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Lucy Powell: Government anouncements on betting shops "completely inadequate"

FOBTs--46172.jpg.ashx.jpgLucy today reacted to the Government’s disappointing response to Labour's calls for action on FOBTs and the clustering of betting shops. This issue is particularly important for Manchester, where the amount spent in betting shops annually is greater than the council’s budget.

The Government announced yesterday that Local Authorities will be given new powers to deal with betting shops trying to open in their areas, and have proposed that stakes of over £50 will require permission from staff.

The Government's announcements on limits for FOBTs are extremely disappointing. Only 7% of plays on FOBTs are above £50, meaning that the limit announced by the Government will have little impact. The proposed restrictions are easily avoided, as players wishing to bet sums larger than £50 only have to consult a member of staff for permission before doing so.

Since 2011, Labour have been calling for betting shops to be put in their own planning class in order to curb betting shop clustering. Lib Dem and Conservative MPs have continued to vote against an amendment to this effect, after this initial proposal was rejected. Despite consistent calls from Labour and members of their own party for action, the government have repeatedly denied that Local Authorities require more power to deal with betting shop clustering. Unfortunately, the government have only performed a partial U-Turn, announcing that consultation will begin on a "re-emphasis within the current planning classes" in the summer.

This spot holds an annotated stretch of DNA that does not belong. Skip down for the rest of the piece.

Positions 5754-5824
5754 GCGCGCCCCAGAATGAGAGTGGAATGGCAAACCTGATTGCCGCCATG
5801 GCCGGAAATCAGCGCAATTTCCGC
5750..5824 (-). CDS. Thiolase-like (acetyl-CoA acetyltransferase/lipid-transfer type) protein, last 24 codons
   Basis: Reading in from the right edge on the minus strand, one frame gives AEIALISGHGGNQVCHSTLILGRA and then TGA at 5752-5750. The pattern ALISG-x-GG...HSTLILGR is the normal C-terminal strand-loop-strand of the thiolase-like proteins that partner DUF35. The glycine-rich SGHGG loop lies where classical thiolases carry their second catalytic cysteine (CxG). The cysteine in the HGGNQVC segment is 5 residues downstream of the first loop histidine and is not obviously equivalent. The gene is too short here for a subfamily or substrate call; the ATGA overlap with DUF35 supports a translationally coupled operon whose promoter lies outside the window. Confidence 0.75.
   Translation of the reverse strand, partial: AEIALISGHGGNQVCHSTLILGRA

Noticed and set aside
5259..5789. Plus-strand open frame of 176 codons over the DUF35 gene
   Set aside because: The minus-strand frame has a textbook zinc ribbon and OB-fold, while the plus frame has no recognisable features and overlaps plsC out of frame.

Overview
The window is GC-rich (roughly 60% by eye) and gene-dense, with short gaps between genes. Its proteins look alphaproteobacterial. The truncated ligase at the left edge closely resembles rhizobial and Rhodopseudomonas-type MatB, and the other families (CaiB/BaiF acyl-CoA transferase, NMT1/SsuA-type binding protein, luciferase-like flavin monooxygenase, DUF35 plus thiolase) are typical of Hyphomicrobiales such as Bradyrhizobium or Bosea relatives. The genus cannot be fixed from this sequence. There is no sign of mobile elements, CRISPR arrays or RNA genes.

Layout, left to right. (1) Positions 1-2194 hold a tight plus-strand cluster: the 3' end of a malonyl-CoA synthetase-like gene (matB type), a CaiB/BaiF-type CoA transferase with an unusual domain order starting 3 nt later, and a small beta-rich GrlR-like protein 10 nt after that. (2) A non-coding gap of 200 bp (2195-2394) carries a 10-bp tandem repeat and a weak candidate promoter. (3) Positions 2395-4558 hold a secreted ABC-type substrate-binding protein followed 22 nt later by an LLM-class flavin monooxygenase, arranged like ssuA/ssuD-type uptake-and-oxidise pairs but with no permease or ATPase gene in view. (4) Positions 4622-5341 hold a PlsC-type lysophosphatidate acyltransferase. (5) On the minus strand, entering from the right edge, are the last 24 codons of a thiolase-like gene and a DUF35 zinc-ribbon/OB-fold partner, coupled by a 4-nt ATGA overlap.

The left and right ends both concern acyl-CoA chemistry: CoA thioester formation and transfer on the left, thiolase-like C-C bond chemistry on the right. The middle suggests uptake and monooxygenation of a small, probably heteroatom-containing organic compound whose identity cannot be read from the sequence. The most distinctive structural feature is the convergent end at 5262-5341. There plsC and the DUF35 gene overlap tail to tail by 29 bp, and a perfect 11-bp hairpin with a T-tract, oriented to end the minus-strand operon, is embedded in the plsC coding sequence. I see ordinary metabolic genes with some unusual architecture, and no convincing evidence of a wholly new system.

Lucy Powell said:

“What the Government have announced is completely inadequate. Players will still be free to lose very large sums in a matter of minutes by betting stakes just under the £50 threshold, and will still be able to bet huge sums on a single stake with the permission of betting shop staff.”

“Betting shop staff often work alone, and the Government is putting them in the firing line by proposing that they should now shoulder the responsibility for the stakes on these dangerous machines, all because they are not willing to deal with the problem.”

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